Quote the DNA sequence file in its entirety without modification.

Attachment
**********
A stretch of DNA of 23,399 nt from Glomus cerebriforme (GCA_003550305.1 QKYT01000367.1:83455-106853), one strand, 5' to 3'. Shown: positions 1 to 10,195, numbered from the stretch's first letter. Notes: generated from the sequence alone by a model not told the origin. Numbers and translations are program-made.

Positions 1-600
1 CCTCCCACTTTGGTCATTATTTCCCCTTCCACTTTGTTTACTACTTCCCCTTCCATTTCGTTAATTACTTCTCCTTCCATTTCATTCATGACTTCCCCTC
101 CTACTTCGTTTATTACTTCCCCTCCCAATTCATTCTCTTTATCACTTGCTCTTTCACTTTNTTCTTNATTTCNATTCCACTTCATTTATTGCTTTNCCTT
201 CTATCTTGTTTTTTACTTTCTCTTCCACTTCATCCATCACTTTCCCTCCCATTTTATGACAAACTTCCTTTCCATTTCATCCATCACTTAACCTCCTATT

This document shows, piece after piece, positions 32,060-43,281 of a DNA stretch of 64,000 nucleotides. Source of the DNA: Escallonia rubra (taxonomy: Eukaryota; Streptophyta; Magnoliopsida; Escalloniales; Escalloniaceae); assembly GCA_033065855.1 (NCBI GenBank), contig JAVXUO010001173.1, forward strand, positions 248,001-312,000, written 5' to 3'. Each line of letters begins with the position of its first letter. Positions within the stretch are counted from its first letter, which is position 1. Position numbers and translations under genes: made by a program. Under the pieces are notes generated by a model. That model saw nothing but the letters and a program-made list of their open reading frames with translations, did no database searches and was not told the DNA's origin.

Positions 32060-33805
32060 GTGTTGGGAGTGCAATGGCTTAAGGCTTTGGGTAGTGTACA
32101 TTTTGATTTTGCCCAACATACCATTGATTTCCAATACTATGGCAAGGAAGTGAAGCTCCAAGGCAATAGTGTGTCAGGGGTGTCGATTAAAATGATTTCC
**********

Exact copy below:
A stretch of DNA of 23,399 nt from Glomus cerebriforme (GCA_003550305.1 QKYT01000367.1:83455-106853), one strand, 5' to 3'. Shown: positions 1 to 10,195, numbered from the stretch's first letter. Notes: generated from the sequence alone by a model not told the origin. Numbers and translations are program-made.

Positions 1-600
1 CCTCCCACTTTGGTCATTATTTCCCCTTCCACTTTGTTTACTACTTCCCCTTCCATTTCGTTAATTACTTCTCCTTCCATTTCATTCATGACTTCCCCTC
101 CTACTTCGTTTATTACTTCCCCTCCCAATTCATTCTCTTTATCACTTGCTCTTTCACTTTNTTCTTNATTTCNATTCCACTTCATTTATTGCTTTNCCTT
201 CTATCTTGTTTTTTACTTTCTCTTCCACTTCATCCATCACTTTCCCTCCCATTTTATGACAAACTTCCTTTCCATTTCATCCATCACTTAACCTCCTATT

This document shows, piece after piece, positions 32,060-43,281 of a DNA stretch of 64,000 nucleotides. Source of the DNA: Escallonia rubra (taxonomy: Eukaryota; Streptophyta; Magnoliopsida; Escalloniales; Escalloniaceae); assembly GCA_033065855.1 (NCBI GenBank), contig JAVXUO010001173.1, forward strand, positions 248,001-312,000, written 5' to 3'. Each line of letters begins with the position of its first letter. Positions within the stretch are counted from its first letter, which is position 1. Position numbers and translations under genes: made by a program. Under the pieces are notes generated by a model. That model saw nothing but the letters and a program-made list of their open reading frames with translations, did no database searches and was not told the DNA's origin.

Positions 32060-33805
32060 GTGTTGGGAGTGCAATGGCTTAAGGCTTTGGGTAGTGTACA
32101 TTTTGATTTTGCCCAACATACCATTGATTTCCAATACTATGGCAAGGAAGTGAAGCTCCAAGGCAATAGTGTGTCAGGGGTGTCGATTAAAATGATTTCC